Growing Retailer

Minding the small details and staying close to their core values is a reason Von Maur department stores are doing well in a time other stores are closing.

DES MOINES, Iowa (AP) — During a recent stroll through his company’s store at Valley West Mall, Von Maur President Jim von Maur lamented the fall of former retail giants like Younkers.

“When we see people go out of business, it’s not really the internet,” he told The Des Moines Register. “It’s because there wasn’t an exciting reason to go to the store.”

As brick-and-mortar stores across the country try to stay afloat, Von Maur has doubled down on the company’s core belief: Americans want to go out and shop.

The Iowa-based department store chain plans to open a new store in 2022 near the vacated Younkers store at Jordan Creek Town Center. It will be Jordan Creek’s first new department store since the mall opened in 2004.

Founded in Davenport in 1872, the family-owned company now has 33 stores in 15 states stretching from Kansas to New York, and Minnesota to Alabama.

Von Maur opened its second Twin Cities location at the end of 2018. A new store will open this fall in Grand Rapids, Michigan, with another planned for Orland Park, Illinois.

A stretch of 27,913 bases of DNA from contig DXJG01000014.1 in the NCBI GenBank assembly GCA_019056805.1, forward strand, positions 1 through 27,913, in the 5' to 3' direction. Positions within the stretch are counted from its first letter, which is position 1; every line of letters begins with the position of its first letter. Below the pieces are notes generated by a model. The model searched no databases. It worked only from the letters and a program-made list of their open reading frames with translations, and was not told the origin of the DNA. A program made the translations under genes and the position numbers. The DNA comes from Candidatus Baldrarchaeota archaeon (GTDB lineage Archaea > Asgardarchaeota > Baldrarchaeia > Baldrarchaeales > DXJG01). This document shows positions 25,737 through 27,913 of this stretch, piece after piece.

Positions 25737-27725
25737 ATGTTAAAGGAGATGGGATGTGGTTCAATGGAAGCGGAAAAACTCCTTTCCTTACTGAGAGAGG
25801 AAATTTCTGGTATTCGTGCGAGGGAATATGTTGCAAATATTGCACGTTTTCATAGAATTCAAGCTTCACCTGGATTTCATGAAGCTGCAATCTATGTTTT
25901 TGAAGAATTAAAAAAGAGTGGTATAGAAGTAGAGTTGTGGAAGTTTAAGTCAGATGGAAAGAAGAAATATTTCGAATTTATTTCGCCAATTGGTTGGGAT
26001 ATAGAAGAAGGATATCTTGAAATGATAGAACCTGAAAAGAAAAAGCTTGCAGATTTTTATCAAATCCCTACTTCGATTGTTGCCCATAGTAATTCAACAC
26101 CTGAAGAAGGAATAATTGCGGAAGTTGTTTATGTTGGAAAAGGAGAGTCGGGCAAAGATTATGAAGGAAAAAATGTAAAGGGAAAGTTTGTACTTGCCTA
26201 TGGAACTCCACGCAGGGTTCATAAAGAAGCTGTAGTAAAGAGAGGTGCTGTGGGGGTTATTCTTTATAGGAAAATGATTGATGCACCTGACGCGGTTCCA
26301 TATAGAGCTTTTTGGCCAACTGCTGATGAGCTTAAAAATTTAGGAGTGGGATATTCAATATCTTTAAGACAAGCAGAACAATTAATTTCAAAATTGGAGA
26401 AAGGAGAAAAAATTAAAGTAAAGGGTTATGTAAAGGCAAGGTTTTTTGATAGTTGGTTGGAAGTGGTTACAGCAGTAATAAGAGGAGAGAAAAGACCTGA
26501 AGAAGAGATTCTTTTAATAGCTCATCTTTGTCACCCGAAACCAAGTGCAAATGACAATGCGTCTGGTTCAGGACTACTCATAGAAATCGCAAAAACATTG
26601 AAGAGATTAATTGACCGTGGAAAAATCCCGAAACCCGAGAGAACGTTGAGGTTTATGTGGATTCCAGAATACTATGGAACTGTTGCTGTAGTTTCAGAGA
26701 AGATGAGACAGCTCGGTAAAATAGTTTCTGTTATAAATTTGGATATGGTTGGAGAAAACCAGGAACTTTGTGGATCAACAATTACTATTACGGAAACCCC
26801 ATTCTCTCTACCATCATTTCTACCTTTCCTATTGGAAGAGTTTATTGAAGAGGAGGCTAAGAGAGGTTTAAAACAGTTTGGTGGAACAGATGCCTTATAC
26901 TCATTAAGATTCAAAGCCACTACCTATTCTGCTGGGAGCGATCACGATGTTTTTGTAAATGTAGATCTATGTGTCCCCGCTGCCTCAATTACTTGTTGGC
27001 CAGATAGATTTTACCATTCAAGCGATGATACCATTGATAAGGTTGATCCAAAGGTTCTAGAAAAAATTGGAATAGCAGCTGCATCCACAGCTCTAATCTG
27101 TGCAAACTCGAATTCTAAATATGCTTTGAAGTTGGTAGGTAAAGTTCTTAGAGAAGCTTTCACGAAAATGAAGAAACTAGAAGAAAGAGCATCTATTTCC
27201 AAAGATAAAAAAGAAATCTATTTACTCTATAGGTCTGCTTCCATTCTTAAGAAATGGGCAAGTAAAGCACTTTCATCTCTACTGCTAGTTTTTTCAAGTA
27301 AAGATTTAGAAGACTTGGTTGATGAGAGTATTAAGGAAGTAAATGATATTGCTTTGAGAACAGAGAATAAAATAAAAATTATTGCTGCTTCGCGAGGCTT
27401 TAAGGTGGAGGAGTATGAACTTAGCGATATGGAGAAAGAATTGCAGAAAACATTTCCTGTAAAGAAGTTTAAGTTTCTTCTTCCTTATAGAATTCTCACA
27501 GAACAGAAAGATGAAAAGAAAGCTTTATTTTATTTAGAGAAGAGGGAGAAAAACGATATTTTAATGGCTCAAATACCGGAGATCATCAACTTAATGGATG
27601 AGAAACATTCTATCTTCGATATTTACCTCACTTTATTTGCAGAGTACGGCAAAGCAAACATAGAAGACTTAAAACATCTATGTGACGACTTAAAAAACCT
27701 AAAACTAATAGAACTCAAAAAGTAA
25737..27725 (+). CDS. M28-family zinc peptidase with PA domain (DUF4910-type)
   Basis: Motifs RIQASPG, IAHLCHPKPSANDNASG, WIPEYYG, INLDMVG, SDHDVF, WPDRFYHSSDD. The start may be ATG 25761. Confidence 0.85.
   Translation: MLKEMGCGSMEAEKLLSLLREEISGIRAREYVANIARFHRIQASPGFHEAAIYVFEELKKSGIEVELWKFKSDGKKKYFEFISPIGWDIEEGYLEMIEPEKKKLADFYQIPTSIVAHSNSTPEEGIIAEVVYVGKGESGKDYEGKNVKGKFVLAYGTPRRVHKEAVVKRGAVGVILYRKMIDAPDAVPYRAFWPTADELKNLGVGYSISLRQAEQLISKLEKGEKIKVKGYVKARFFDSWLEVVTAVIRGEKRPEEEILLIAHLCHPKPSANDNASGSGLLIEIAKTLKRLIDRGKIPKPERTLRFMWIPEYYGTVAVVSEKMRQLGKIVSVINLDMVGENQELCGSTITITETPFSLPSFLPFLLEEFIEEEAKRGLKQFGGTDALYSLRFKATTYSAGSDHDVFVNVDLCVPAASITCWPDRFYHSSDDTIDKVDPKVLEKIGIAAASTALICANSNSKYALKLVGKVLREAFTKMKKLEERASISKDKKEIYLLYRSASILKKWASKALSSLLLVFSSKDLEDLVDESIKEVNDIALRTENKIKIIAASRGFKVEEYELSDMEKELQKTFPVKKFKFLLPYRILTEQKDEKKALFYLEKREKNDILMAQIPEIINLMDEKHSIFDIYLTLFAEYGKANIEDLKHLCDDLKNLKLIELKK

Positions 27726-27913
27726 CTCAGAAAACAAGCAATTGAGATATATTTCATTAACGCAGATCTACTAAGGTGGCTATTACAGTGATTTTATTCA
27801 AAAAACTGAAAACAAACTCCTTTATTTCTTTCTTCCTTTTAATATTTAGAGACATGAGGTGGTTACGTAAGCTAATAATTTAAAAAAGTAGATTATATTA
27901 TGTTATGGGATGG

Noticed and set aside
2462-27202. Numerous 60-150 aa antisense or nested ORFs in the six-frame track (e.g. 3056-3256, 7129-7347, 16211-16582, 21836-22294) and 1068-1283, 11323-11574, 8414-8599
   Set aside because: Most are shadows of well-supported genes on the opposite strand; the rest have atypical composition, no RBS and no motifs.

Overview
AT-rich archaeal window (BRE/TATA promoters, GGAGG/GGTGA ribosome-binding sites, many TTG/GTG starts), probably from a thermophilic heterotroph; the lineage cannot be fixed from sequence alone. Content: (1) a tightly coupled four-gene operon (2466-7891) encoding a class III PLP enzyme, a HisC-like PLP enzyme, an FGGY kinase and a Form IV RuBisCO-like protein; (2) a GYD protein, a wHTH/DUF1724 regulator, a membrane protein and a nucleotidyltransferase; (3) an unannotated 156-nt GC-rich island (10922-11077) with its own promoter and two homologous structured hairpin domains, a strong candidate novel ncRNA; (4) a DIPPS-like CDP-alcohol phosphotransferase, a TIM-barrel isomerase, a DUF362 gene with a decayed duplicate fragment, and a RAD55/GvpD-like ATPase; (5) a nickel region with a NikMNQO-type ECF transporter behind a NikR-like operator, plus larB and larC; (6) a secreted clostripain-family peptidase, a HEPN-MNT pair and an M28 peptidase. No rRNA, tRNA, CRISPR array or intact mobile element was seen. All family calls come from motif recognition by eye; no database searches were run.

“It’s never good to see your industry in a huge flux of change, but at the same time it validates what we’re doing the whole time, which is run the store the way it’s always been done and not change so much,” von Maur said.

Des Moines-area malls took a hit after Younkers closed all four of its metro stores last summer. Merle Hay Mall lost another anchor when Sear shuttered its only remaining central Iowa store.

Across the metro, large retail spaces are unfilled and worries persist that more closures are on the horizon as national retailers consolidate locations or go out of business altogether.

While headlines point the finger at online shopping for the decline of traditional retail stores, Anne Brouwer, a senior partner at McMillan Doolittle, a retail consulting firm out of Chicago, said it’s a misconception that Amazon and other web-based retailers are killing brick-and-mortar shopping.

Her evidence: Online retailers are rapidly expanding the number of real-world storefronts they’re opening across the country.

Warby Parker, the online eyeglasses company, has opened close to 100 physical stores. Casper, an online mattress company, plans to open 200 stores in the next few years. And Glossier, the online make-up provider, is opening stores in major U.S. cities.

Consumers still want to go out and touch and see the merchandise, she said.

What has changed is shoppers’ interests and in­creased competition for con­su­mers’ dollars from en­ter­tainment venues and restaurant.

Extreme value and low-cost companies like the Dollar Store, T.J. Maxx, Five Below and Marshall’s are growing in the market, Brouwer said. At the other end of the spectrum, luxury stores like Von Maur continue to attract customers willing to spend money on high-end products.

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